Faculty Questions and Answers
Clinical Associate Professor of Nursing Joan Dorman has been with Purdue Calumet for more than nine years. She discusses her views on the topic of “Adult Healthcare”.
Q. What are the three top health tips for people as they age?
A. We often marvel at technological advances and all the great inventions of our time, but the human body is still the most amazing of all. That being said, the body needs to be handled with care and respect. This means you have to give it the nutrients it needs and keep all its parts moving. You have to exercise your body and your brain.
Have advanced directives that are clear, understandable and express your wishes should you wind up in a debilitated state. This will not only be a comfort to you, but it also may give solace to your loved ones.
I had the honor of knowing a gentleman who passed away a few months ago at the age of 103. Frank was really a marvel. He walked every day and had amazing flexibility. One day, I just had to ask to what he attributed his long life. Frank answered that he simply avoided sugar. I have been avoiding sugar ever since.
Q. What is the importance of exercise in an adult’s life?
A. I grew up hearing , “If you don’t use it, you lose it”. As I grow older, I realize that statement is really true. Certainly, we all lose muscle mass and strength as we age, but we don’t have to help that process. Exercise is essential in maintaining, not only our physical capabilities, but also our overall sense of well-being. It is that sense of well-being that then motivates us to do more and enjoy life to the fullest.
Q. What is the impact of stress?
A. Mild stress is so interwoven in our lives that it would be impossible to imagine life without it. It probably begins in infancy when a baby wants to eat and has to wait a few minutes. It continues through all our childhood years, like not getting picked for a team.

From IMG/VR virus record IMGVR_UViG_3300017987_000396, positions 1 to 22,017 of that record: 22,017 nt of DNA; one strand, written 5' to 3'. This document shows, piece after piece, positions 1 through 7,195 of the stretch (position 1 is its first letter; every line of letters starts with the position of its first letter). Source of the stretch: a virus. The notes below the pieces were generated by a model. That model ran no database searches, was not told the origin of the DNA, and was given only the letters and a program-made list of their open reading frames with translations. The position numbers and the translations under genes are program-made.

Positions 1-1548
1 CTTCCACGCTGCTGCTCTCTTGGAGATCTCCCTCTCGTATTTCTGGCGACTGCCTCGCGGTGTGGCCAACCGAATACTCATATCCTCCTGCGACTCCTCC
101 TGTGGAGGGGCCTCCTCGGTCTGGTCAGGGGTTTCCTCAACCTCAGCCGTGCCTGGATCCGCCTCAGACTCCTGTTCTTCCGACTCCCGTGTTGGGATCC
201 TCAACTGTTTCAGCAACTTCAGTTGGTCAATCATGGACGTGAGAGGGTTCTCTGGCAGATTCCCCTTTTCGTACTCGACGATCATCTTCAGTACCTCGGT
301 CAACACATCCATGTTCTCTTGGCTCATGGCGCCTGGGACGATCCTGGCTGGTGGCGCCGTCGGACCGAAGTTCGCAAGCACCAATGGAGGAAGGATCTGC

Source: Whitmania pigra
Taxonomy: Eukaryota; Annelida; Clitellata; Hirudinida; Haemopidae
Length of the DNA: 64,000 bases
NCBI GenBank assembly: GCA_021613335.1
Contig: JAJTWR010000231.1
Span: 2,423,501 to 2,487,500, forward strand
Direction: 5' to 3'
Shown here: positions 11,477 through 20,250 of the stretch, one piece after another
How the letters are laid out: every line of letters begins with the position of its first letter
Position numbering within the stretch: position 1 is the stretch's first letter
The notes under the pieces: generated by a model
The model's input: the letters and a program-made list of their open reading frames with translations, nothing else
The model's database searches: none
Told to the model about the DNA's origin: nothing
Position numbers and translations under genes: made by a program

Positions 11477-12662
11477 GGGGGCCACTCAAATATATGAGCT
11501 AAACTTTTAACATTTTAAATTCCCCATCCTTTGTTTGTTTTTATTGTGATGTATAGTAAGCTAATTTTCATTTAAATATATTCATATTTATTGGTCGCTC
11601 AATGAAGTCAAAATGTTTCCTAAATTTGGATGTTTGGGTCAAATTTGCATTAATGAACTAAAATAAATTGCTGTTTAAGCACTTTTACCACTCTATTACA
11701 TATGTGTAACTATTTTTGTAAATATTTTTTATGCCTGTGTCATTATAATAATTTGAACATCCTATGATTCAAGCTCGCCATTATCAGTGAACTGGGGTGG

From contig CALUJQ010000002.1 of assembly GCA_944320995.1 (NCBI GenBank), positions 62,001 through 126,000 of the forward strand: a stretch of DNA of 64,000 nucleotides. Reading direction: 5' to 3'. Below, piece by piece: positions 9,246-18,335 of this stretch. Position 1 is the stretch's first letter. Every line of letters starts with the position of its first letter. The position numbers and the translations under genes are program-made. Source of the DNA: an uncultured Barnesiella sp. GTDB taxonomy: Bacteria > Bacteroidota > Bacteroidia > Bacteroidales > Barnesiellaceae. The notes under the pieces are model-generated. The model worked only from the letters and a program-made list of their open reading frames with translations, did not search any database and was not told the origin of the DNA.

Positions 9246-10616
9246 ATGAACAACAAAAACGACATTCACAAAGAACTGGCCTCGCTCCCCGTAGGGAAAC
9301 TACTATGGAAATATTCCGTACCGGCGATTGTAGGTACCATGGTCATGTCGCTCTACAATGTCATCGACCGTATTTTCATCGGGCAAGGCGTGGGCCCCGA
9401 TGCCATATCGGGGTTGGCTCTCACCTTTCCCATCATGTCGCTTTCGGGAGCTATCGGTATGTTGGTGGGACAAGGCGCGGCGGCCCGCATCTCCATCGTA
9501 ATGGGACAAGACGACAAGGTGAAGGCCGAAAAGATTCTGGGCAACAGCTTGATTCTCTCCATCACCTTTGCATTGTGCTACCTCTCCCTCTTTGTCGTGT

And then in the teen years, stress really builds. As adults, we fluctuate between mild, moderate and extreme stress. We get used to the mild stress. It can even be a great motivator. It gets us moving in our search for equilibrium. Moderate stress elicits the flight or fright response that gets our sympathetic nervous system responding with physical symptoms.
But extreme stress can be harmful – physically, psychologically, and even spiritually. It tests our best-honed coping mechanisms and it can lead to illness or severe depression. For this reason, it is very important that adults have a strong support system that they can turn to in times of extreme stress.
Q. Why do many people work beyond retirement age?
A. Work is often a large part of a person’s life and may be part of one’s identity. So the question becomes, “Who am I if I am not a teacher, (or a nurse, or an accountant)?” Then, there is the concern about how one would fill all the hours in the day if not working at a job. Finally, I think there are financial concerns in our present economy. For all these reasons, the potential retiree may well decide it is better to keep working.
Q. Where should an adult go for health resources?
A. All of the hospital systems in Northwest Indiana have wonderful resources, such as support groups, informational classes and printed materials. They also publish calendars of events.